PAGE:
French, b. 1955
Pascal Maitre was born in the village of Buzançais in the centre middle of France and studied psychology before starting his career in photojournalism in 1979 with the Jeune Afrique magazine. In 1984 he joined Gamma agency and in 1989 he co-founded the photo agency Odyssey Images.
Over the past four decades, Pascal has documented the life, politics, conflicts, traditions and the natural environment of over 40 countries across Africa. In 1985 he started to document Afghanistan through the troubled years of the Mujahideen fight against Soviet occupation to the internecine wars of the 1990s, the destruction of the Bamiyan Buddhas in 1996 and the campaigns of Ahmad Shah Massoud, the 'Lion of Panjshir'. He has also worked in Russia, the Middle East, Latin America and various other regions. Africa, however, remains the region he is most passionate about.
He has published numerous books, including In the Heart of Africa and Madagascar: Travels in a World Apart which gathers images from 15 years of working across the continent.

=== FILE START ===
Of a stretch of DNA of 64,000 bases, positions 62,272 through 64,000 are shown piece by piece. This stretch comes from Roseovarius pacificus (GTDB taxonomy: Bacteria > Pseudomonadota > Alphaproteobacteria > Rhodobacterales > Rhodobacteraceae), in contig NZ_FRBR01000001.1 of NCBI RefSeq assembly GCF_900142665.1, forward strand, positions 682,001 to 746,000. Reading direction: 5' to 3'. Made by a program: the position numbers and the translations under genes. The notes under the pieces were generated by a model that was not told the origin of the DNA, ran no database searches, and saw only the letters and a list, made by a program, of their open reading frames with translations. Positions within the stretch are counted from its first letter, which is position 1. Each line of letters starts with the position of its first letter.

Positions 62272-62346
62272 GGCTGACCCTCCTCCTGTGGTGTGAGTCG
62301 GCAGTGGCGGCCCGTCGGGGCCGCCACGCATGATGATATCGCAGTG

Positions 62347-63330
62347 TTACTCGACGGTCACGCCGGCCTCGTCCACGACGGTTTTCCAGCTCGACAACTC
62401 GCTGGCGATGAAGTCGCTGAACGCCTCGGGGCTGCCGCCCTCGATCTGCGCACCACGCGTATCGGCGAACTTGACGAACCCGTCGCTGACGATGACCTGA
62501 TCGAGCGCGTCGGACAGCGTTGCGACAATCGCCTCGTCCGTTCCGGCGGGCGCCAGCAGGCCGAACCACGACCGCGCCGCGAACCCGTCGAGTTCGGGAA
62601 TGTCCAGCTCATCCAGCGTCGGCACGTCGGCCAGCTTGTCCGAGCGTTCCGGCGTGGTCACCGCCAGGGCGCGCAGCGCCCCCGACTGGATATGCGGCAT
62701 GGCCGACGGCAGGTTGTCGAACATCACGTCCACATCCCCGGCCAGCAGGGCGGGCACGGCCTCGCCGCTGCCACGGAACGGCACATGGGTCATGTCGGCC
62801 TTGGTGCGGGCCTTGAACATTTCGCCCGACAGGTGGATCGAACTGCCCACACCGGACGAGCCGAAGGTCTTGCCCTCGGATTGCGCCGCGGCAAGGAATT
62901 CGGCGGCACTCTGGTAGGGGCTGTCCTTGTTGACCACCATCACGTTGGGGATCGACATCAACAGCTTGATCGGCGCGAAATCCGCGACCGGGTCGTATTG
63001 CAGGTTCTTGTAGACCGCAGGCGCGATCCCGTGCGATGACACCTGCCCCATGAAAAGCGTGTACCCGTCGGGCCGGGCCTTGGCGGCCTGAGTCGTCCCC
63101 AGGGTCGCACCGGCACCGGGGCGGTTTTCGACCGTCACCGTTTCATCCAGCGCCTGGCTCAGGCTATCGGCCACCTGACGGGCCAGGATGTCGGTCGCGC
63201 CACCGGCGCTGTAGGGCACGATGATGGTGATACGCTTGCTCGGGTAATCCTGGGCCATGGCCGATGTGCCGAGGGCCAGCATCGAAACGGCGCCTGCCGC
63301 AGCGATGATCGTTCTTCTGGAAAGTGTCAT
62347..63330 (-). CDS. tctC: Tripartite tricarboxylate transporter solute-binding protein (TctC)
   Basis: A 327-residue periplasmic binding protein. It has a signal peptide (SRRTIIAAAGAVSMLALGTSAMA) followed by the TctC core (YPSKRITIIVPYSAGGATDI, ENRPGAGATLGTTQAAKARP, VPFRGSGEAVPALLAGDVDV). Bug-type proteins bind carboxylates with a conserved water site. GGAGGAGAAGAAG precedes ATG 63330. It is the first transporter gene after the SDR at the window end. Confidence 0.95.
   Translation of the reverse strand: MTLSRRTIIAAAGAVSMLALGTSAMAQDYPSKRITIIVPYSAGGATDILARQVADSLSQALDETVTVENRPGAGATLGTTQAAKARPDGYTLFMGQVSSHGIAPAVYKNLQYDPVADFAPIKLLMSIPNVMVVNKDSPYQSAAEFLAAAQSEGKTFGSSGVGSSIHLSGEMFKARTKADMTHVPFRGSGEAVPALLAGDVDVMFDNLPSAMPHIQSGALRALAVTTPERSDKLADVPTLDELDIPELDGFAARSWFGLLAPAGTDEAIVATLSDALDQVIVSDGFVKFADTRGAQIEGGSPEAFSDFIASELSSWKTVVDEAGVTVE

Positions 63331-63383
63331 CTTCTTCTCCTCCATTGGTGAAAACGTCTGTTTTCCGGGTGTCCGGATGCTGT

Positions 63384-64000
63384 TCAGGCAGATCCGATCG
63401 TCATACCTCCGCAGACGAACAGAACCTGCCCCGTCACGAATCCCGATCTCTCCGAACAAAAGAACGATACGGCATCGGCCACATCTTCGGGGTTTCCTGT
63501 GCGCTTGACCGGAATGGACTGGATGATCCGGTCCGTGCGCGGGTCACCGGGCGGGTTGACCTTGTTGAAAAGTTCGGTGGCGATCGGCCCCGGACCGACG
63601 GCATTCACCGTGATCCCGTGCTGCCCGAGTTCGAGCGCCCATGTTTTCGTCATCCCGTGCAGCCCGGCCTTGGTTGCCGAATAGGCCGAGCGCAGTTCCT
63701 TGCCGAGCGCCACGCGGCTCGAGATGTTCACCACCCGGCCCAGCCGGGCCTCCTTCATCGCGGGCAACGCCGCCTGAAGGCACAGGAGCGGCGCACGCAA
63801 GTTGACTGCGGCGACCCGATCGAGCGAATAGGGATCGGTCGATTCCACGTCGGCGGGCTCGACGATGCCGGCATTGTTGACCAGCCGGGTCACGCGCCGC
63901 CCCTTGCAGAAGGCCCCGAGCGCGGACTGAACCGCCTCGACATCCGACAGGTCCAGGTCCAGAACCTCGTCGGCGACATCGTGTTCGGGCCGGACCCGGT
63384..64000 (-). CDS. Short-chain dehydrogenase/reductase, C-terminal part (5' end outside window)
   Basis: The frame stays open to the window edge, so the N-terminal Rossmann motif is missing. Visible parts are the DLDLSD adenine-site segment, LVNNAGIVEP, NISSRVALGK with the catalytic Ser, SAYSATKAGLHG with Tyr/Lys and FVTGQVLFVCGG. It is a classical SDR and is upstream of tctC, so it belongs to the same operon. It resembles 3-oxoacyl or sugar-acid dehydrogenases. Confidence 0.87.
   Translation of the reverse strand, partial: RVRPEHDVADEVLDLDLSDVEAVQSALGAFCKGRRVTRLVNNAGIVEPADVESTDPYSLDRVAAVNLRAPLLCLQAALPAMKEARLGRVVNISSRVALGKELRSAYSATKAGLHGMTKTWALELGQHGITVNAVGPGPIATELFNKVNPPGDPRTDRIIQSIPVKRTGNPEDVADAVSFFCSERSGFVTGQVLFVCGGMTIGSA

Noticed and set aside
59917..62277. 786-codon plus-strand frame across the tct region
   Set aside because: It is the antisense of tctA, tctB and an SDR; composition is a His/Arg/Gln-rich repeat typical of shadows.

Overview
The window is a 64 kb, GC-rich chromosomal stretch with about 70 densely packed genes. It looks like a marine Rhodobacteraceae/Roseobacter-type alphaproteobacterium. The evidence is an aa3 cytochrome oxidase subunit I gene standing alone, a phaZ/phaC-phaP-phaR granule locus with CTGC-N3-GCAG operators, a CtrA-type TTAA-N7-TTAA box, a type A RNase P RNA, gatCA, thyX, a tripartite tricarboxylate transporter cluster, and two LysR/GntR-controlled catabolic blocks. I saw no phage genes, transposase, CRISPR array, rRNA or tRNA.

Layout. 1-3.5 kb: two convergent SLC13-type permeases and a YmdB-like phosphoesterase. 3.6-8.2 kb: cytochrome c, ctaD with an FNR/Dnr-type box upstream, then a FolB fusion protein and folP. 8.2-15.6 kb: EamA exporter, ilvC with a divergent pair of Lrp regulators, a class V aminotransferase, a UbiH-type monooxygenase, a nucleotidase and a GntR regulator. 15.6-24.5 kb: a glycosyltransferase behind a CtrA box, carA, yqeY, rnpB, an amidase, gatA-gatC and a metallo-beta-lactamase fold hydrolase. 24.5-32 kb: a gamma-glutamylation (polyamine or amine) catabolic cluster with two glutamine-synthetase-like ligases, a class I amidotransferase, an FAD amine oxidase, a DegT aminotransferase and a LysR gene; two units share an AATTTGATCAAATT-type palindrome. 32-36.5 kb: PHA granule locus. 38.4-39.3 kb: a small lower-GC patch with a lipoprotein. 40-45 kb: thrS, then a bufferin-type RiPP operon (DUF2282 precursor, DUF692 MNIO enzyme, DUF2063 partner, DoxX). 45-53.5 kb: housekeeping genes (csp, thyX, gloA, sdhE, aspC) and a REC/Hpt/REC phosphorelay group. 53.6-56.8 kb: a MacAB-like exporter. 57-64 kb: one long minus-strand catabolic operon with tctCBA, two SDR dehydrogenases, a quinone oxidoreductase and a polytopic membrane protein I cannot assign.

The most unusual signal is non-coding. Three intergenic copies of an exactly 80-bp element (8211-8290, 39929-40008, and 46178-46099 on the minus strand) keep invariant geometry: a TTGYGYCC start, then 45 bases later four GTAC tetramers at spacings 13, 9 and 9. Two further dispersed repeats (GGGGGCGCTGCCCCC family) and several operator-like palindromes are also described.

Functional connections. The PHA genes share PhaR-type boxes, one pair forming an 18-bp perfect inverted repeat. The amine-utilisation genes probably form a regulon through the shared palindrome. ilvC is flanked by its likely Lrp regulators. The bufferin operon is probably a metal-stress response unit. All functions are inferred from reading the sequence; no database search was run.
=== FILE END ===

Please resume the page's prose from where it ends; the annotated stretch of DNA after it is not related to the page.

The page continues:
Over the years, Pascal has won innumerable awards for his photographic work including World Press Photo awards and the Visa d'or d'honneur/Figaro Magazine Award at the Visa pour l'Image photo festival in Perpignan, France.
He has exhibited in all over France - from Visa pour l'Image and the Maison Européenne de la Photography in France to the Naturhistorisches Museum in Vienna and the Geological Museum in Moscow.
His work has been published all over the world in magazines including GEO, Figaro, Newsweek, Life, Paris Match, National Geographic, The New York Times and many more.
Pascal lives southwest of Paris, France.
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More than 620 million Africans, or two thirds of the population of the continent, have no access to electricity.
The Congo river is the lifeline of a region with few roads or railways.